The general usage could be improved as well as I noticed that some animations such as scrolling or opening the ‘settings’ menu to be really choppy and makes the experience feels unfinished rather than part of the experience of the device.
The good news is that even if you do not benefit from using it as an app display there is an option of turning it into a secondary display by pressing F6 and will work just like any other monitor in a multi-monitor setup.
Here in this
section I will sample a few Apps that are currently available from the
Microsoft store for this device:
An app that
plays music in your music folder. In my brief testing, I found that some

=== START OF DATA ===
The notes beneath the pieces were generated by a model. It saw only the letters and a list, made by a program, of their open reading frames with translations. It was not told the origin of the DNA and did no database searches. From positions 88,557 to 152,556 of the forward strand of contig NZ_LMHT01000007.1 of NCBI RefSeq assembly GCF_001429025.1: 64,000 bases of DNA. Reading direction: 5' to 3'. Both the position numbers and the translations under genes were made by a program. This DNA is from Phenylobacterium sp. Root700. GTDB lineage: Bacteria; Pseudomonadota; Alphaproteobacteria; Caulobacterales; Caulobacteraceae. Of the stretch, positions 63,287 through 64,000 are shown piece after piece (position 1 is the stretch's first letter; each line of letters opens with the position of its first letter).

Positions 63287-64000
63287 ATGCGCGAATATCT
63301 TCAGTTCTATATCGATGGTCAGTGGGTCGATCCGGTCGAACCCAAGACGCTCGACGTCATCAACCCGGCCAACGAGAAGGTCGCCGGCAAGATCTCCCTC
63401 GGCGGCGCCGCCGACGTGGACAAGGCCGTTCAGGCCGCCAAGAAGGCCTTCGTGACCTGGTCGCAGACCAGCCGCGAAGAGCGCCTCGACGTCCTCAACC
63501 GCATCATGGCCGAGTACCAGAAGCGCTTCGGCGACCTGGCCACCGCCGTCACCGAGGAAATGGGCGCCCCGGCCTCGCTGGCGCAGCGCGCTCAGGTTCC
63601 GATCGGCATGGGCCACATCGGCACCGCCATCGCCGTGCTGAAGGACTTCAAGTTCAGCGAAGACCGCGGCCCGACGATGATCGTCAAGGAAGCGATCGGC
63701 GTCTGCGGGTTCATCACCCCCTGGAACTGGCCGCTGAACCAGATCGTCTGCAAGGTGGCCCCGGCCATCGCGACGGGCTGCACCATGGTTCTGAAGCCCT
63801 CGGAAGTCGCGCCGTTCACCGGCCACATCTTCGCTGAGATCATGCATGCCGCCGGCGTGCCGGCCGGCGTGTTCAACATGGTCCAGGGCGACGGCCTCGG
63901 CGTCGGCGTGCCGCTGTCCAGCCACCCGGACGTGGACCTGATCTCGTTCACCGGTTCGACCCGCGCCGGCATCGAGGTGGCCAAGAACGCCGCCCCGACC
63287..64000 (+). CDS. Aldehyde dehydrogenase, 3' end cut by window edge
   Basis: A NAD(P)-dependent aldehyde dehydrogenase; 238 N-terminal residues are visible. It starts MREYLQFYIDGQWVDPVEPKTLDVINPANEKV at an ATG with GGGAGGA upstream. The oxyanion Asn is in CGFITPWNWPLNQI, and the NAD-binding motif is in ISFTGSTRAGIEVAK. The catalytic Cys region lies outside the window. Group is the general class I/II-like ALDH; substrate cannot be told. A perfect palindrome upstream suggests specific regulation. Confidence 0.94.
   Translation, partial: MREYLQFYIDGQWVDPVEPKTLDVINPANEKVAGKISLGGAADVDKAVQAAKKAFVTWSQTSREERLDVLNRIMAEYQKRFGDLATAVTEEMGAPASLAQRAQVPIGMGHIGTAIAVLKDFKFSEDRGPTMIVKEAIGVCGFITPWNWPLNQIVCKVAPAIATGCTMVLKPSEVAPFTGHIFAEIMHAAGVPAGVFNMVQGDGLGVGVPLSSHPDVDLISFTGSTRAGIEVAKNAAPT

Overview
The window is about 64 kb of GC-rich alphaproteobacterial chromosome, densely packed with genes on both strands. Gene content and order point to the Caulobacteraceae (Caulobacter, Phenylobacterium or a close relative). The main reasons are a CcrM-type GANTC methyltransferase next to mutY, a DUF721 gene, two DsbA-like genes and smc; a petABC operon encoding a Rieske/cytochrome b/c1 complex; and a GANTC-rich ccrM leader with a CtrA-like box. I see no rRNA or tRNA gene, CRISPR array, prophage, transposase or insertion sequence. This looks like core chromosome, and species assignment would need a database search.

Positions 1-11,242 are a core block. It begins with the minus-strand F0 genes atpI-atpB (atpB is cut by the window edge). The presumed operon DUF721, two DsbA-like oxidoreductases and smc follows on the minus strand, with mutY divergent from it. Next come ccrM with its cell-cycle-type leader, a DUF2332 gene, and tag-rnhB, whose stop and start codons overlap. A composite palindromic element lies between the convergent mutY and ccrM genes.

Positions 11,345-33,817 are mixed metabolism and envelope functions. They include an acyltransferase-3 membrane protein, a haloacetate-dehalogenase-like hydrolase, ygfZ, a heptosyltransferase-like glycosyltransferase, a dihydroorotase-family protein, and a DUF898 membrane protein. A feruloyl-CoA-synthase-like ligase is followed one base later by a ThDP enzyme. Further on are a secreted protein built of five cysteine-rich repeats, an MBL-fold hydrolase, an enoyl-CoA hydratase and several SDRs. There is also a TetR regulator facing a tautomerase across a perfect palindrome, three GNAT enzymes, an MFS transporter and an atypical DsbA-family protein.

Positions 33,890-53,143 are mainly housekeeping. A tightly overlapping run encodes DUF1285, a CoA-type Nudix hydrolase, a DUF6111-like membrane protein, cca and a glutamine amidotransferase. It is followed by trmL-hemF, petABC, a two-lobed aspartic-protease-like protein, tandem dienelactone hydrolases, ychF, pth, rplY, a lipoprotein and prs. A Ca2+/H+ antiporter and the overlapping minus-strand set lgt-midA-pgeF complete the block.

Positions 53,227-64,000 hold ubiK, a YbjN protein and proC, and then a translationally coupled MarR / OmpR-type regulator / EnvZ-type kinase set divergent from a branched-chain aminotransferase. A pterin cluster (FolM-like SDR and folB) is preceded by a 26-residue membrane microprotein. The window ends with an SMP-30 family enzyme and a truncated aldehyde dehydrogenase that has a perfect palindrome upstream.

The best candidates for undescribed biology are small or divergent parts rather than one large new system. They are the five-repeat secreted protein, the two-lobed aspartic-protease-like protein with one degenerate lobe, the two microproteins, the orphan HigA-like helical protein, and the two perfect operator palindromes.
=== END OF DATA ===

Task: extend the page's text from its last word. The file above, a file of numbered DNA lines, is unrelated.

popular formats such as FLAC and mp4a are unplayable in this App which is
disappointing for some people like me may only have audio in a certain format.
It would be good to see ASUS supporting this App with more audio format
Screenpad for Youtube
Click on the extension to view YouTube videos, works as intended and quite useful for those that need it.
This app does exactly what you think it does. It
SHOOTS MONEY FROM THE LAPTOPS USB PORT is a simple calendar app that allows you to sync with your Microsoft account. My complaints about the animation above still stands with this App.
Turns the screen into a numeric keypad for the calculator.It would be more intuitive if bringing up the calculator in Windows automatically trigger this app to open or vice versa; this should also be an option that can be toggled by the user.
Screenpad for Microsoft Apps
Works as a way to access shortcut keys from whatever Microsoft productivity program you’re using. Works perfectly fine from my experience.